Vatican police apprehended an American and a Dutch man who were trying to deposit billions of euros and US dollars in fake bonds in the Vatican bank.
The men were stopped by the police when they approached one of the guarded gates at the Vatican and asked to be let through to the Institute for Religious Works (IOR), as the bank is formally known, Vatican spokesman Federico Lombardi said.
The bonds were in a briefcase they were carrying and the men were handed over to Italy's financial police, who found false passports and other fake documents in their hotel rooms.
The haul came a day after Italian prosecutors said two former top executives at the Vatican bank would go on trial for money laundering in a case that led to the seizure of €23 million (HK$245 million).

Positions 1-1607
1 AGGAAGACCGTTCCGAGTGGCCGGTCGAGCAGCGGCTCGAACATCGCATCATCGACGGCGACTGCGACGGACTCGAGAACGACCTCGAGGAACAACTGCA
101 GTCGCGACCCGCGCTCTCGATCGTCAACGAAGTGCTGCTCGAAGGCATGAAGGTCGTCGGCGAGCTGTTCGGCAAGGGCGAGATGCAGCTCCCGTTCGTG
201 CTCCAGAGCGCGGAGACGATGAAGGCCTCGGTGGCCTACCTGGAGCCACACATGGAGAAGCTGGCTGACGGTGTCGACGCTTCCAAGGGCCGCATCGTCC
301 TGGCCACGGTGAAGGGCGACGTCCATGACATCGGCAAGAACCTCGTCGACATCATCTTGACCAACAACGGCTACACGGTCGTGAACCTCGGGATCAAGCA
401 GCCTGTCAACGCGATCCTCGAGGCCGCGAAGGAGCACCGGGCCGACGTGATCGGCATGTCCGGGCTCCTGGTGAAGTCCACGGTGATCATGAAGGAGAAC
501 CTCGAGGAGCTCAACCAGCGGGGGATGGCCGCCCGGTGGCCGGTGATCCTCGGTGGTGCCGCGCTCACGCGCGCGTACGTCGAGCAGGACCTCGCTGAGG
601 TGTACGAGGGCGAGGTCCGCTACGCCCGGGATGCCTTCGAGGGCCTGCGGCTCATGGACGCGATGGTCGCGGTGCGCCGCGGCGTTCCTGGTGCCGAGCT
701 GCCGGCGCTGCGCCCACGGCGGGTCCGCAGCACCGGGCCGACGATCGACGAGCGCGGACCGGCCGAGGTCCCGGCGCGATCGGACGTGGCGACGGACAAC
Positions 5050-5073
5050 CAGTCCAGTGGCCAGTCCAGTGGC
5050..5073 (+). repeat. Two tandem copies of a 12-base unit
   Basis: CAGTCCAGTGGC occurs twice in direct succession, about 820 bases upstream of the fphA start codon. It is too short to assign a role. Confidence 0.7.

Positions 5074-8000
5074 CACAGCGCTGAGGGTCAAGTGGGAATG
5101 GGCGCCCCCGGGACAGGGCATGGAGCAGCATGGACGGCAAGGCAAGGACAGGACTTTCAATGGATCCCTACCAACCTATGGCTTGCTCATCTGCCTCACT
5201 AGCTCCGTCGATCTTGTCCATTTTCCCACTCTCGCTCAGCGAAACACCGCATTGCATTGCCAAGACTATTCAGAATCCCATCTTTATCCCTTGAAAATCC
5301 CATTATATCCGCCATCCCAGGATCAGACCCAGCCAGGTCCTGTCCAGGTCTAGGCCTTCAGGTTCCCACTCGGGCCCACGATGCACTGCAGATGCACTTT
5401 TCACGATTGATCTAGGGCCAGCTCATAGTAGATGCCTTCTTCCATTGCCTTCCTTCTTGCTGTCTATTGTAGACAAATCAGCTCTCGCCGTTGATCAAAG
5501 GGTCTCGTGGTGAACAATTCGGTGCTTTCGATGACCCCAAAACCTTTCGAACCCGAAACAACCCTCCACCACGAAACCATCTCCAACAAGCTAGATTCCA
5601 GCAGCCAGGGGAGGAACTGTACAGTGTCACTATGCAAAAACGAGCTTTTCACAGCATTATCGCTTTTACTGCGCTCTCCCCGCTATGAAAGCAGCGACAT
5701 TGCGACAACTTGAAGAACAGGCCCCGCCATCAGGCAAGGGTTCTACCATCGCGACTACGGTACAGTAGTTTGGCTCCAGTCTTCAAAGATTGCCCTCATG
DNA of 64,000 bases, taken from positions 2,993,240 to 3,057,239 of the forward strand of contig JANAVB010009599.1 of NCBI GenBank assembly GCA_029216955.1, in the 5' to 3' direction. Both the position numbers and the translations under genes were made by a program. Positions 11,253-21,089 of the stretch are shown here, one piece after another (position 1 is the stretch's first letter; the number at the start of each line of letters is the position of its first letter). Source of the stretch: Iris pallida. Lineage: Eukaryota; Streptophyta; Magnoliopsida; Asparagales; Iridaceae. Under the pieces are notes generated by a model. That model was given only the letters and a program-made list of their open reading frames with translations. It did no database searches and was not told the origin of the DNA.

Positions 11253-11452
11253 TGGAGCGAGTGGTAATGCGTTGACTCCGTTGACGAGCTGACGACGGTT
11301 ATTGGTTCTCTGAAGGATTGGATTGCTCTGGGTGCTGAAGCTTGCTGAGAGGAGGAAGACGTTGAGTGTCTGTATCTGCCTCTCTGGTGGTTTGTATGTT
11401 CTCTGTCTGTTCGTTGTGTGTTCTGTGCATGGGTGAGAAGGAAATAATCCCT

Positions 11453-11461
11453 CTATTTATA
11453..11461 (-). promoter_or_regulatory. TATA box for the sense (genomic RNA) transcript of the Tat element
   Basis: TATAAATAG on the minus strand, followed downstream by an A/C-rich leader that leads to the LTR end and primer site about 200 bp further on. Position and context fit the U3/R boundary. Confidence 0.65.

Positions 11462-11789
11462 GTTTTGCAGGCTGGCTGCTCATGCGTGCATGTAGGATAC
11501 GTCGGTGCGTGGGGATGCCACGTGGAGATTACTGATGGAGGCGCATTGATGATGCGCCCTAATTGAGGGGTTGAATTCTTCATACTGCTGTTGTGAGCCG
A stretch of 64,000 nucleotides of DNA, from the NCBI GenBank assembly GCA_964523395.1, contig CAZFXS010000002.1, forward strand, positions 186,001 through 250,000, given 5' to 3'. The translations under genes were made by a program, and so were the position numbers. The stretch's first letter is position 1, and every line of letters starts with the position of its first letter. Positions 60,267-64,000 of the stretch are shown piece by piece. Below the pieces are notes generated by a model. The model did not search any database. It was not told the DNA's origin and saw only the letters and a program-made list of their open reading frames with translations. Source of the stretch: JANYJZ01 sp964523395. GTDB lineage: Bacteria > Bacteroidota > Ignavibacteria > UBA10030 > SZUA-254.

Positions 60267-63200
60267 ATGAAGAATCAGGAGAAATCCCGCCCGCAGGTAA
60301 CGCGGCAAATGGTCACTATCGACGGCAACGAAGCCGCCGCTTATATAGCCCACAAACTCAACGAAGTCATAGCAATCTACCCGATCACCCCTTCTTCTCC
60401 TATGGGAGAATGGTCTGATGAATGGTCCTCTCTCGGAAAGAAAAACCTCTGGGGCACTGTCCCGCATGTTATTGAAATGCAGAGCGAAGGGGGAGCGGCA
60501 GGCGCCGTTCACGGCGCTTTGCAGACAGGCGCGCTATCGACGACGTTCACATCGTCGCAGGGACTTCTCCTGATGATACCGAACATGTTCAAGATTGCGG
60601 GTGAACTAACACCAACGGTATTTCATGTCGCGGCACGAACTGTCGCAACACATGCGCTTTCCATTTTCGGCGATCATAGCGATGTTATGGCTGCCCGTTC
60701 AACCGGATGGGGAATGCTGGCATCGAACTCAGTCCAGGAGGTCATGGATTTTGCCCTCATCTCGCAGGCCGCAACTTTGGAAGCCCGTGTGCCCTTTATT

IOR press officer Max Hohenberg said the American and Dutch man "are neither clients of the bank, nor were they expected".
The bank, which handles the accounts of Catholic clerics and congregations around the world, has a murky reputation, but the Vatican has vowed to clean it up and bring it in line with international laws.
Lombardi said Saturday's episode "shows the controls are working. But I don't think we're talking about a plot by criminal masterminds if they managed to get caught at the first hurdle".
The IOR has a troubled history, including the collapse of the Banco Ambrosiano, in which the Holy See was the main shareholder, and which had been accused of laundering money for the Sicilian mafia.
The chairman of Banco Ambrosiano, Roberto Calvi - dubbed "God's Banker" in the press - was found hanging from Blackfriars Bridge in London in 1982 in a suspected murder by mobsters.
In February, Pope Francis created a new finance ministry to oversee the Holy See's economic affairs in a move the Vatican said was aimed at increasing transparency.